Before going on, an interesting thing to mention about our muscles are that they are separated into two categories: ones that move us and get tired quickly (called fast twitch muscles), and ones that help with posture and usually don’t get tired so easily (called slow twitch muscles). Our postural muscles are the ones that support our spine by stiffening it up and preventing unsafe motion, like sheering. Once the posture muscles can’t do the job by themselves, they call upon the ones that help us move (fast twitch) to assist stiffening of our spine. The fast twitch fibers are not built for prolonged use so when they are fatigued, they cause muscle aches.

If we take this a few steps further, you can see how an acute lower back muscle strain (mini-muscle tear/ache) can cause more chronic and more serious injuries. As our spinal stability fails to stiffen the spine by itself (which we mentioned happens quicker in those who are overweight or obese), compensation kicks in. The unintended consequences of these compensations usually cause unsafe sheering forces on the discs (cushions between the vertebrae), which could lead to herniation/slipped discs.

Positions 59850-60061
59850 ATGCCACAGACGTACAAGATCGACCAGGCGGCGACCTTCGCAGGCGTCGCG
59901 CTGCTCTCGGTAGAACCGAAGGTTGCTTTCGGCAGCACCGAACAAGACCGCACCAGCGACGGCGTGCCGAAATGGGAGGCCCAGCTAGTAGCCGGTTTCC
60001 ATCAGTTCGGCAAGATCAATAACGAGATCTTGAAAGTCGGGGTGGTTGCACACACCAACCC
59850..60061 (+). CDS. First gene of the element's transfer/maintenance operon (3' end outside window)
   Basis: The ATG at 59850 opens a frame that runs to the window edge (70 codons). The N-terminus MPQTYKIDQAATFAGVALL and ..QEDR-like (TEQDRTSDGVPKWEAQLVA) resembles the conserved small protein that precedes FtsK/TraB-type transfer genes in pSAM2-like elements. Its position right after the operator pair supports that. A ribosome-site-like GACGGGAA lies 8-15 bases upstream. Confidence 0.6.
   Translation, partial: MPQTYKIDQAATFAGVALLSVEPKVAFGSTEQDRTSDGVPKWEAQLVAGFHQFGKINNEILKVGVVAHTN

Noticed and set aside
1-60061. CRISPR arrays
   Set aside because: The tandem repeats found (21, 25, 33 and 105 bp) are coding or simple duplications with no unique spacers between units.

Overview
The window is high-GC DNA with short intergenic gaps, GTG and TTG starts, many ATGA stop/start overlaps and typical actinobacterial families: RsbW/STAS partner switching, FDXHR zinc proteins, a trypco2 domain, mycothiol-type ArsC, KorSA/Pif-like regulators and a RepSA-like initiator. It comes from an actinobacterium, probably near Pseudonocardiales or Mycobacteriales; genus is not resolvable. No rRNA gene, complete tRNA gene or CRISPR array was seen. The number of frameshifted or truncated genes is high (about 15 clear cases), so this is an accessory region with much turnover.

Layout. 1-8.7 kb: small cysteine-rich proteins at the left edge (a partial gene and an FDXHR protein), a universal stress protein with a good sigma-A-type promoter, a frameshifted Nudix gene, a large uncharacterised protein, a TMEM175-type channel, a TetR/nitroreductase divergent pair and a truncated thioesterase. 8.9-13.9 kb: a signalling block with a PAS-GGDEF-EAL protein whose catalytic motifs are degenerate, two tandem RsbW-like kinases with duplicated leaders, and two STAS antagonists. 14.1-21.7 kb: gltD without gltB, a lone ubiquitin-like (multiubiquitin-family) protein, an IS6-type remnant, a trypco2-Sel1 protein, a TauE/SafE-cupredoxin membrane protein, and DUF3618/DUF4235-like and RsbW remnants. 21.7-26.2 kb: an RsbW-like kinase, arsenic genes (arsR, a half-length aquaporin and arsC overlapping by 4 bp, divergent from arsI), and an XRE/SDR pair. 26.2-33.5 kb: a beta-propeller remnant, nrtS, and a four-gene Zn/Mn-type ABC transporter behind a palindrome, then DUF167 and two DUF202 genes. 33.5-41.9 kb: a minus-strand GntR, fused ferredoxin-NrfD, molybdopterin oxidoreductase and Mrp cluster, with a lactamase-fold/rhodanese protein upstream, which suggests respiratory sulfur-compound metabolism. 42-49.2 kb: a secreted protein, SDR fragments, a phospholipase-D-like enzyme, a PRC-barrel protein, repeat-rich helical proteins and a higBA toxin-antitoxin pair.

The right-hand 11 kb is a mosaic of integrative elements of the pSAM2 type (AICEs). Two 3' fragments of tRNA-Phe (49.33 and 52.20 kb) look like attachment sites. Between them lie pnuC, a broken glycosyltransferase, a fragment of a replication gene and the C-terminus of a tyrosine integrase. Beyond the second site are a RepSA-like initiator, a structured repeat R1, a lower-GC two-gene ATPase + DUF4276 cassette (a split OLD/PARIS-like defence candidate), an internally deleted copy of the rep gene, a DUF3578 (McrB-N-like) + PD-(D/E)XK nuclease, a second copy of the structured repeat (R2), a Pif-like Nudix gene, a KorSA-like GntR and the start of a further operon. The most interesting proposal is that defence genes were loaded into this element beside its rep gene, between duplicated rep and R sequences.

Don’t Forget About Arthritis

We also have arthritis which can cause pain in the spine. Most people, I think, have a good understanding of what arthritis is and how it occurs, if not- here ya go!